eous sun-blinds. The sound of one or two pianos emerged faintly on the warm, still afternoon. Miss Horton and the slim Gladys were dressed in white, with short skirts, at once elegant and athletic. Miss Horton, very tall and strong, with clear eyes, and a complexion damaged by undue exposure to healthy fresh air, was a fine player of many years' experience, now at the decline of her powers. She played seriously, every stroke conscientious and calculated, and she gave polite, good-humoured hints to the youth, her partner. George and Gladys were together. Gladys, eighteen, was a delightful girl, the raw material of a very sound player; she held herself well, and knew by instinct what style was. A white belt defined her waist in the most enchanting fashion. George appreciated her, as a specimen of the newest generation of English girls. There were thousands of them in London alone, an endless supply, with none of the namby-pambiness and the sloppiness and the blowziness of their forerunners. Walking in Piccadilly or Bond Street or the Park, you might nowadays fancy yourself in Paris ... Why indeed should he not be playing tennis at that hour? The month was August. The apparatus of pleasure was there. Used or unused, it would still be there. It could not be destroyed simply because the times were grave. And there was his health; he would work better after the exercise. What purpose could there be in mournful inactivity? Yet continuously, as he ran about the court, and smiled at Gladys, and called out the score, and exclaimed upon his failures in precision, the strange, physical weight oppressed his stomach. He supposed that nearly everybody carried that physical weight. But did Sir Isaac? Did the delicious Gladys? The youth on the other side of the net was in the highest spirits because in a few days he would be entering Sandhurst.

A butler appeared from the French window of the ground floor of the M.P.'s house, walked down the curving path screened by a pergola, and came near the court with a small white paper in his solemn hand. At a suitable moment he gave the paper to the young master, who glanced at it and stuffed it into his pocket; the butler departed. A few minutes later the players changed courts. While the girls chatted apart, the youth leaped over the net, and, drawing the paper from his pocket, showed it furtively to George. It bore the words:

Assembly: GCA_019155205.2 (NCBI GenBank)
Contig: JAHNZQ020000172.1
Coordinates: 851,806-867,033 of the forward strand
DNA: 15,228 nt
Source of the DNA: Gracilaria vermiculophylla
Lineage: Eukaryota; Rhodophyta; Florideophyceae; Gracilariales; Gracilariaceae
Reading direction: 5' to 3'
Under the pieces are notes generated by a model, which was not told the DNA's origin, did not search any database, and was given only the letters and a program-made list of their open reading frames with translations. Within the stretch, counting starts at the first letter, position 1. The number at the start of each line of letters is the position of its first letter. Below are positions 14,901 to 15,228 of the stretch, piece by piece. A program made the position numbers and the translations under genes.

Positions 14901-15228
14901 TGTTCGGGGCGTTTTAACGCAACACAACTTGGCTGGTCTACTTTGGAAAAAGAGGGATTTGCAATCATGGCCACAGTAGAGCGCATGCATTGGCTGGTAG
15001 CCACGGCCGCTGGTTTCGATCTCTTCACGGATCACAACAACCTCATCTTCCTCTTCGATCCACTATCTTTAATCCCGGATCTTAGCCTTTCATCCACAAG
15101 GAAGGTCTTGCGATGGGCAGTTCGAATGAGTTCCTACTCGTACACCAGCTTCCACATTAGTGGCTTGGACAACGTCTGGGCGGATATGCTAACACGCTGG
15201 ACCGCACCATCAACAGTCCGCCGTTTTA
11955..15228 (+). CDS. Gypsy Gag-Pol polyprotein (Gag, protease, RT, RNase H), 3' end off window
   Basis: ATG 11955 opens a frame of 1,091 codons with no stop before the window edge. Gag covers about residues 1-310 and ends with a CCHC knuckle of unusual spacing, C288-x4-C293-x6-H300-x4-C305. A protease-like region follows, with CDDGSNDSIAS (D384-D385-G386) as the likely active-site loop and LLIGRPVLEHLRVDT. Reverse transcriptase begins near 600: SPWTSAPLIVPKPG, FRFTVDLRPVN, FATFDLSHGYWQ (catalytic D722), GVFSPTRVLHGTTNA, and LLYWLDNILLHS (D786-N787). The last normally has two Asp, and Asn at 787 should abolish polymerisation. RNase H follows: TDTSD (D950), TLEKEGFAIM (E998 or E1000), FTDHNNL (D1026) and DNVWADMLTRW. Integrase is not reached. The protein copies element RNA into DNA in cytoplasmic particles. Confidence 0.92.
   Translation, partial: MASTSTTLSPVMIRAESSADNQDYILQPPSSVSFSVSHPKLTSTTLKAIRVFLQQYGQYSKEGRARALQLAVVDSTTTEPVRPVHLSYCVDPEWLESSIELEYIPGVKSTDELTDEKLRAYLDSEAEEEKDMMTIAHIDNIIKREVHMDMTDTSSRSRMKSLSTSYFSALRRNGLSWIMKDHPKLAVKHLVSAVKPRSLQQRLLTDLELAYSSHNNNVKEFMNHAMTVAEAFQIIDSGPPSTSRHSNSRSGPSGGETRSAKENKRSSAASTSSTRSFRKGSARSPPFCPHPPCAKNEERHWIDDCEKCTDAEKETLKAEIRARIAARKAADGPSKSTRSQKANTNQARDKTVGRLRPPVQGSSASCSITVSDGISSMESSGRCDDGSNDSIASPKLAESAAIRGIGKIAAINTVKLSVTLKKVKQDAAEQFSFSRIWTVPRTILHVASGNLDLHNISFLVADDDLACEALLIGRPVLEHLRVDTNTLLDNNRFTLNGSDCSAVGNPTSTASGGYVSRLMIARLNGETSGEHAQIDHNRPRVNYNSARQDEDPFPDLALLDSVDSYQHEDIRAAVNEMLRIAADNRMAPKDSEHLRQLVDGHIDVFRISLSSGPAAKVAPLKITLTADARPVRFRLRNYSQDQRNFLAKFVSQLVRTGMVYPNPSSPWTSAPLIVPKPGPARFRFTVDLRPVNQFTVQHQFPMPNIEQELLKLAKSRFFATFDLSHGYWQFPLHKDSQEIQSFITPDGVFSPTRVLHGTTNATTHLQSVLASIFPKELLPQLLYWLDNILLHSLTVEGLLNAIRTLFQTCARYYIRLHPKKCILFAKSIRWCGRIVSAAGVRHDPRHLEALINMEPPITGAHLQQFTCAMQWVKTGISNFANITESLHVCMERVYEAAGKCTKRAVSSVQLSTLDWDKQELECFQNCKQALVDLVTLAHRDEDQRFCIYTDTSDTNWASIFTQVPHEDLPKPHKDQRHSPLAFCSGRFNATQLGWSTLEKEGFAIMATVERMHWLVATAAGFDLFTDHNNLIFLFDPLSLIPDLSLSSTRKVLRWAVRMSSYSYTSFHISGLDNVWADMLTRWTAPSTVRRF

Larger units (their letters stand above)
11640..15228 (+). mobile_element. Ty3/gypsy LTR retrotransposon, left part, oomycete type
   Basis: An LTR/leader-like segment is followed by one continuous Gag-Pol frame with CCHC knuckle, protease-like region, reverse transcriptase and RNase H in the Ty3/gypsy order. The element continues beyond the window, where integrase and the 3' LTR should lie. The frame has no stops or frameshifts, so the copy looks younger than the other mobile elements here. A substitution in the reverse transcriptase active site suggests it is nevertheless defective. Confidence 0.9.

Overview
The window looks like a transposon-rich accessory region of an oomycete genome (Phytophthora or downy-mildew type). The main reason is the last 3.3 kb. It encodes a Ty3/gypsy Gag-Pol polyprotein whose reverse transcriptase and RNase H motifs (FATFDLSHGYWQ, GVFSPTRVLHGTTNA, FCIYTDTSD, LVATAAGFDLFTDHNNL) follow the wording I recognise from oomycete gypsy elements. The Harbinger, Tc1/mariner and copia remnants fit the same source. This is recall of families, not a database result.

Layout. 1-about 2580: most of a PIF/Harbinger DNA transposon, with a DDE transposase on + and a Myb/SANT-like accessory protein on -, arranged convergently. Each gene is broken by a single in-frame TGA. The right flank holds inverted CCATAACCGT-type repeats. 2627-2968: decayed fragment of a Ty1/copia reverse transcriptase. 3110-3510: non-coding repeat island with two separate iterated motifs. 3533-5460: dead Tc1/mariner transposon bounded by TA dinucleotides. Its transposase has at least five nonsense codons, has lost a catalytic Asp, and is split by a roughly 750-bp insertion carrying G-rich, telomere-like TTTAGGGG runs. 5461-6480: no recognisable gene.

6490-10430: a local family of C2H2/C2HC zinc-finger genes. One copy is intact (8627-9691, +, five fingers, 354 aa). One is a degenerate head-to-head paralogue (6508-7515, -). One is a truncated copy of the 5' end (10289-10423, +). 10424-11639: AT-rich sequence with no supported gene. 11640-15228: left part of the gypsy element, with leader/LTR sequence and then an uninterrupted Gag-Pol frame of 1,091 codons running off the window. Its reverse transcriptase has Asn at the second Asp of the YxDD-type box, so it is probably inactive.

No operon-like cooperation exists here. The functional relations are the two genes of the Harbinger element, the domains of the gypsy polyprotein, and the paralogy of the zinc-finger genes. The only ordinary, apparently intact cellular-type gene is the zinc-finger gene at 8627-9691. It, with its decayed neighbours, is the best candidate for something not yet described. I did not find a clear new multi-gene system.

"Namur has fallen."

The M.P.'s household received special news by telephone from a friend at the War Office.

The youth raised his eyebrows, and with a side-glance seemed to say that there could be no object in telling the women immediately. The next instant the game was resumed with full ardour.

George missed his strokes. Like thousands of other people, untaught by the episode of Liége, he had counted upon Namur. Namur, the bastion, the shoulder of the newly forming line, if not impregnable, was expected to hold out for many days. And it had tumbled like a tin church, and with it the brave edifice of his confidence. He saw the Germans inevitably in Paris, blowing up Paris quarter by quarter, arrondissement by arrondissement, imposing peace, dictating peace, forcing upon Europe unspeakable humiliations. He saw Great Britain compelled to bow; and he saw worse than that. And the German officer, having struck across the face with his cane the soldier standing at attention, would go back to Germany in triumph more arrogant than ever, to ogle adoring virgins and push cowed and fatuous citizens off the pavement into the gutter. The solid houses of Elm Park Gardens, with their rich sun-blinds, the perfect sward, the white-frocked girls, the respectful gardeners, the red motor-buses flitting past behind the screen of bushes in the distance, even the butler in his majestic and invulnerable self-conceit-the whole systematized scene of correctness and tradition trembled as if perceived through the quivering of hot air. Gladys, reliant on the male and feeling that the male could no longer be relied on, went 'off her game,' with apologies; the experience of Miss Horton asserted itself, and the hard-fought set was lost by George and his partner. He reminded the company that he had only come for a short time, and left in a mood of bitter blackness.